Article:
Jumper


What better on a cold February night than a supernatural action-adventure movie of epic proportions, featuring teleportation around the world, and awesome-looking special effects? When I first heard of Jumper, its premise, and the awesome talent behind the lens, I rushed to the theatre as soon as it came out, hoping to massage my brain with spectacular and brainless fun. I was thirsty for kick-ass action, slick visuals and the all-American mainstream. Once the lights dimmed in the theatre and the feature presentation started, it did not take long before I realized that the movie I was about to watch was not what I expected it to be. Considering the well-established moviemakers responsible for Jumper, I expected to be dazzled by their work rather than their lack of inspiration. I was wrong.

Jumper immediately starts off with Hayden Christensen reading a voiceover narration. I hate voiceovers; they rarely work. Uninspired screenplay writers resort to them too often when they do not know how to illustrate their point. In Jumper’s case, the voiceover is useless and badly written. I am talking about lines that are so cliché that most writers wouldn’t dare type them. ‘Once I was normal, a chump just like you,’ claims Christensen as we watch him standing on the Sphinx. What a line… Whoever wrote it would have been better off with ‘Once upon a time,’ because sure enough, one minute into the movie, we are taken into our hero’s past, where for at least a good quarter of an hour, we are given the wonderful opportunity to view a bad episode of My So Called Life. You know the drill: awkward teenage boy has crush on annoying girl actress but is bullied by a stupid jerk that reminds him of his paper-cutout abusive father that his mother never bothered to defend him from because she mysteriously fled the household when he was five… Once those elements are hurriedly settled, he suddenly and inexplicably discovers his jumping/teleporting powers and runs away for good. We don’t know (and will never find out) where those powers came from or their true purpose, which is essentially the only reason why we are interested in this chump’s youth in the first place. Thanks for the waste of time.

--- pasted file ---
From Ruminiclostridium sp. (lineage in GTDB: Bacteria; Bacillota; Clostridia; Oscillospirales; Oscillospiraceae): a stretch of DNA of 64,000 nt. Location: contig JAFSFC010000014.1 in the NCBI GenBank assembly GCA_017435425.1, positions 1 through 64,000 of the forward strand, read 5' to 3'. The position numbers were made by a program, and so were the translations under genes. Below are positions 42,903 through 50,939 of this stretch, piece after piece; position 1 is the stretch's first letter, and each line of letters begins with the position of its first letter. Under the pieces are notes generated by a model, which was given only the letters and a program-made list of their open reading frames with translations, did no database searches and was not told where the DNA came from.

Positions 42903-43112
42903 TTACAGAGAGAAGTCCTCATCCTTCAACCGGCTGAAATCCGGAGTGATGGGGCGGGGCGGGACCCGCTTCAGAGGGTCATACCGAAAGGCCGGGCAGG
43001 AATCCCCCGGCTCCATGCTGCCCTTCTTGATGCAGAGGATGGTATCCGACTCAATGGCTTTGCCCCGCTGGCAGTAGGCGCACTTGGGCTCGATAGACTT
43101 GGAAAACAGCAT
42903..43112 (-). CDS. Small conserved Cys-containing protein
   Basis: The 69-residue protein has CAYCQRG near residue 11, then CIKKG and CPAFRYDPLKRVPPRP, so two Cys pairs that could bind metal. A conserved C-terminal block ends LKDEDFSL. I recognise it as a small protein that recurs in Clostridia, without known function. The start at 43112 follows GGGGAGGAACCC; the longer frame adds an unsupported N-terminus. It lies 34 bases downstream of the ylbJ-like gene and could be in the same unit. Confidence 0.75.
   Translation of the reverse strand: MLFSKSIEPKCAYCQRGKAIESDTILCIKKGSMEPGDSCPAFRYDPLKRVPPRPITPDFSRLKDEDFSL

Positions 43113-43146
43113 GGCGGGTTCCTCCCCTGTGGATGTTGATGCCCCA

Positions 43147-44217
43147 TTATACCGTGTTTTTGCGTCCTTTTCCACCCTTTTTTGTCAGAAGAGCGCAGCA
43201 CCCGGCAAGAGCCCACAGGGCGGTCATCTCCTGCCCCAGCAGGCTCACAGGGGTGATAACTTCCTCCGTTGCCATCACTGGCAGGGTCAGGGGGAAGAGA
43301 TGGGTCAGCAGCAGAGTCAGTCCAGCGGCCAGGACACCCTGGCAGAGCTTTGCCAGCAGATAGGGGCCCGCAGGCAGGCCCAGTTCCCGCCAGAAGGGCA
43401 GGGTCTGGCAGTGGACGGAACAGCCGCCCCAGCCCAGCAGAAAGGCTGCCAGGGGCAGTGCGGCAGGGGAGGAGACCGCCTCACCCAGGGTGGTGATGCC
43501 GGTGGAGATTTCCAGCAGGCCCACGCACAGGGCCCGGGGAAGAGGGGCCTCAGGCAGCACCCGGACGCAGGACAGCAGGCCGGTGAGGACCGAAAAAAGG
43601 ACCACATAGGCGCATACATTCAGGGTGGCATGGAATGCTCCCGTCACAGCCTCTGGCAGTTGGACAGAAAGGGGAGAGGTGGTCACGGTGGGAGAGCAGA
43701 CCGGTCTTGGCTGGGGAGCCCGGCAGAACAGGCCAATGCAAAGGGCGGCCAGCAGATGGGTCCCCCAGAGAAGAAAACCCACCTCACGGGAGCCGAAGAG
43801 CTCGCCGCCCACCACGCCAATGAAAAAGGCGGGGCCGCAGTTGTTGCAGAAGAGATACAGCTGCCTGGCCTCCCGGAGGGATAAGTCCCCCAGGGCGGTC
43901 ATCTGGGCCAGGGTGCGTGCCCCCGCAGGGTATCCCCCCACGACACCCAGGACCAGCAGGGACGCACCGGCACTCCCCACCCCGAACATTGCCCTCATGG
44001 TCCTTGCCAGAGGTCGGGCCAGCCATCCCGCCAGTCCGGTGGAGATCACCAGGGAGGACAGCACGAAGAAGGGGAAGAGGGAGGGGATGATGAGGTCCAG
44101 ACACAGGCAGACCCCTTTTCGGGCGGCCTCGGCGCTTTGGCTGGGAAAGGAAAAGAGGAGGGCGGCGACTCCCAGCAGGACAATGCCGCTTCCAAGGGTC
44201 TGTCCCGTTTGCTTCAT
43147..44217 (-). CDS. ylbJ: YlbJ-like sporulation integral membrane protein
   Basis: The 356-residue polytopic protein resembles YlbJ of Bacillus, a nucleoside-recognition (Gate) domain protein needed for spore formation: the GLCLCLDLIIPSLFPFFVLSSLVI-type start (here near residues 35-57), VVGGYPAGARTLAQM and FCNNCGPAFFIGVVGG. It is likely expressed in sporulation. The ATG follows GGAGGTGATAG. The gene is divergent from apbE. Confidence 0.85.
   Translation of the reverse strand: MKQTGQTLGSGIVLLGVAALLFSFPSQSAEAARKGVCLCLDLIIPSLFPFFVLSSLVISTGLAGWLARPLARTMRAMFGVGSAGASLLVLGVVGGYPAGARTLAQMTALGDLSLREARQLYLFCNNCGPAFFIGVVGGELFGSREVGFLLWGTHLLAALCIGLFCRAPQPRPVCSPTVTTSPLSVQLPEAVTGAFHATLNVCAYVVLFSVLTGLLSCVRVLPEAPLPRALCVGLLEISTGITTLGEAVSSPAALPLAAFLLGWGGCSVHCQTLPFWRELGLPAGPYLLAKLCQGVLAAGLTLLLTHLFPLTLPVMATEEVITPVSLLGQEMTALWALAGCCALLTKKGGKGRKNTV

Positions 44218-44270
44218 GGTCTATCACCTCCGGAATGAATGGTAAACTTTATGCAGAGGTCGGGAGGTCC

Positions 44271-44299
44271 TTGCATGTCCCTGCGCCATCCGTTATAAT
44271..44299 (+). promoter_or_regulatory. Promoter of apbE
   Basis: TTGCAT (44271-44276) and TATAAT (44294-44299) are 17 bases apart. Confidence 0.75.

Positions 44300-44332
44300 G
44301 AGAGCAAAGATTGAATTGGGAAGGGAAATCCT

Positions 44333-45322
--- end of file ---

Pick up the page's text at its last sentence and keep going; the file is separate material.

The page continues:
We then follow our newly gifted protagonist into the big city, where he unfolds as an anti-hero rather than a vigilante. Being the angry teenager that he is, Christensen decides to utilize his power by robbing banks and getting wealthy instead of saving people from natural disasters – now we’re talking! Sadly, we only catch a glimpse of this as the movie unwisely decides to focus on Christensen’s return home instead. Back home, our Jumper meets Rachel Bilson under the guise of the all grown up love interest. Used-to-be-awkward-but-now-strong-and-handsome Christensen beats up his bully, sweeps the girl off her feet and takes her on a romantic escapade to Rome, where the much awaited action is set to take place.

Cut to Samuel L. Jackson as the baddy. Samuel, Samuel, Samuel. Only you could pull off being so shameless and careless about your career and still be respected by your peers… Mr. Jackson shows up on screen with an embarrassing cryogenic rug pasted on his scalp, thinking he is in a Spy Kids spin-off, and looking to kill. The person responsible for making him look like a half-breed between Wesley Snipes in Demolition Man and a chia pet should have been fired on the spot. Everything about Jackson in this movie, from his ridiculous power ranger looks to his absurd and over-the-top performance, sticks out like a sore thumb. Clearly, either he thought the movie was meant to not take itself seriously or he simply did not take the movie seriously himself. One thing is for sure though, Jackson is a riot in this film, whether he intended to be or not. Mr. Jackson however, is far from being Jumper’s weakest link and is definitely not accountable for the movie’s lack of entertainment value.

The problem with Jumper is that it consistently focuses on the wrong things. It prioritizes the uninteresting rapports between the two leads and completely neglects its supernatural premise, leaving those thirsty for action oversaturated with cheesy soap-opera dialogue. Instead of showing us how Christensen learns to maximize his powers, he suddenly and inexplicably becomes a super Jumper. Instead of exploring the ‘Paladin’ versus ‘Jumpers’ mythology, we see Jackson running around like a headless chicken without ever knowing what the motivation behind his witch-hunt is. Instead of taking advantage of the incredible potential teleportation has as a plot and visual device, the movie centers on Christensen and Bilson’s relationship. What a waste…

Jumper has a lot of talent backing it up. It features an adapted screenplay by David S. Goyer (Batman Begins; the Blade trilogy) and Jim Uhls (Fight Club), is directed by Doug Liman (Swingers; Go; The Bourne Identity) and includes great actors such as Samuel L. Jackson, Diane Lane and Michael Rooker. I just don’t understand how all this talent managed to make such a disappointing and dysfunctional movie. Jumper does not jump, it skips like a scratched CD, and you should definitely skip it.

Review by Ralph Arida